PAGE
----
Currently, students are tied together by their common frustrations of a mediocre university led by an entrenched and self-interested elite. Beyond that, however, students likely entered this movement with vastly different aspirations for themselves, disparate visions of the kind of university and society they’d like to see, and conflicting views of the political controversies roiling the country. But the scenes from the current mobilizations offer hope that it will serve as a formative experience for this generation and give rise to collective identities rooted in a new democratic ethos. In each faculty, students reached decisions about joining the strike and adopting negotiating positions at general assemblies through open debate and direct voting, permitting the mass of students to hold their own leaders accountable. In Paraguay, where authoritarian leadership is common even in progressive social movements, this experience offers students profound lessons about the efficacy and legitimacy of democratic organizing.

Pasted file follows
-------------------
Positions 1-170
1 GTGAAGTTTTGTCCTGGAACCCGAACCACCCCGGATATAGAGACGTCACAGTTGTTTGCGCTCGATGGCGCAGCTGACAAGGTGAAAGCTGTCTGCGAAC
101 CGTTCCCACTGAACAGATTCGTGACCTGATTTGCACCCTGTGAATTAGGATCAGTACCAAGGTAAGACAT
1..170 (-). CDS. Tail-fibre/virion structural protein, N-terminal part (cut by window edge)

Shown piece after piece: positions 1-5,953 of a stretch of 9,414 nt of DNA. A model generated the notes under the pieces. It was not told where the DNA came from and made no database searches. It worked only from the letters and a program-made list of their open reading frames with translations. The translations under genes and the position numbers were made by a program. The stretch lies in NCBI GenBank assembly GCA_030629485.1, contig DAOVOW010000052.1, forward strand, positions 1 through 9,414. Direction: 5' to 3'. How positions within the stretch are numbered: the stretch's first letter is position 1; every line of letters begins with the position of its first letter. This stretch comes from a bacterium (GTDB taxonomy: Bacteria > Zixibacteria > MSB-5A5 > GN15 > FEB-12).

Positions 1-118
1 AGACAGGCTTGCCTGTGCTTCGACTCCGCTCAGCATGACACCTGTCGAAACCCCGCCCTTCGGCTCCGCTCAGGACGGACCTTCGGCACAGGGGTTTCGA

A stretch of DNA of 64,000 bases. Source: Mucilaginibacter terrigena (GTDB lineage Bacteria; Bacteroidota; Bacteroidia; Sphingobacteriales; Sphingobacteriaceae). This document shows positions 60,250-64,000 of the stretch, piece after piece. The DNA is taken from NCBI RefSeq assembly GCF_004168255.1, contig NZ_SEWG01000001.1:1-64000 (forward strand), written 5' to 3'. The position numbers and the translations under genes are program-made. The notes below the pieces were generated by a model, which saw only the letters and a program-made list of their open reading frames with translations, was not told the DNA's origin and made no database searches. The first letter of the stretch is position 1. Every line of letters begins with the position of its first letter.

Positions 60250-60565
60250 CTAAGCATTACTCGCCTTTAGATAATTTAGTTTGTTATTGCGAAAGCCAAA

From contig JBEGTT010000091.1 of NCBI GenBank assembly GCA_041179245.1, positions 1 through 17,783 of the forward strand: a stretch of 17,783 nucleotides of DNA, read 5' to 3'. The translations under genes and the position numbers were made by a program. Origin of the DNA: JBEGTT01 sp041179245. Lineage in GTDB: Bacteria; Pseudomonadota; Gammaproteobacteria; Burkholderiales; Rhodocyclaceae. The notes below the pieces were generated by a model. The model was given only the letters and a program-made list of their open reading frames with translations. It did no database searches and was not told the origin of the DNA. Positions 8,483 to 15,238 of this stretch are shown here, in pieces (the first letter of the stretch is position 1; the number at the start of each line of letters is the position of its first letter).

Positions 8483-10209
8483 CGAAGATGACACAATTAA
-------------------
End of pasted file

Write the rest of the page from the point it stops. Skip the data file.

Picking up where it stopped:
Over the last weeks, the campus has also served as a school of creative expression, organizing, communication, and the crafting of public narrative. While formal classes were suspended, students organized workshops on research methodology, lectures on the history of the student movement, art installations, poetry readings, sporting events, bon fires, and music concerts in the name of the reform. Their marches have brought thousands to the streets and roused the support of professors, parents, public media figures, and even private companies. Whether the students succeed in achieving their desired reforms at this juncture, they have already begun to craft a new, more hopeful public narrative about the possibilities for change in Paraguay, the urgent need for democracy, and the imperative for collective social action. The real promise of the student movement lies in the lasting ties of solidarity, the sense of collective political agency, and the practical experience with democratic mass movement organizing that it has generated. These are crucial assets for the future of social movement politics in Paraguay.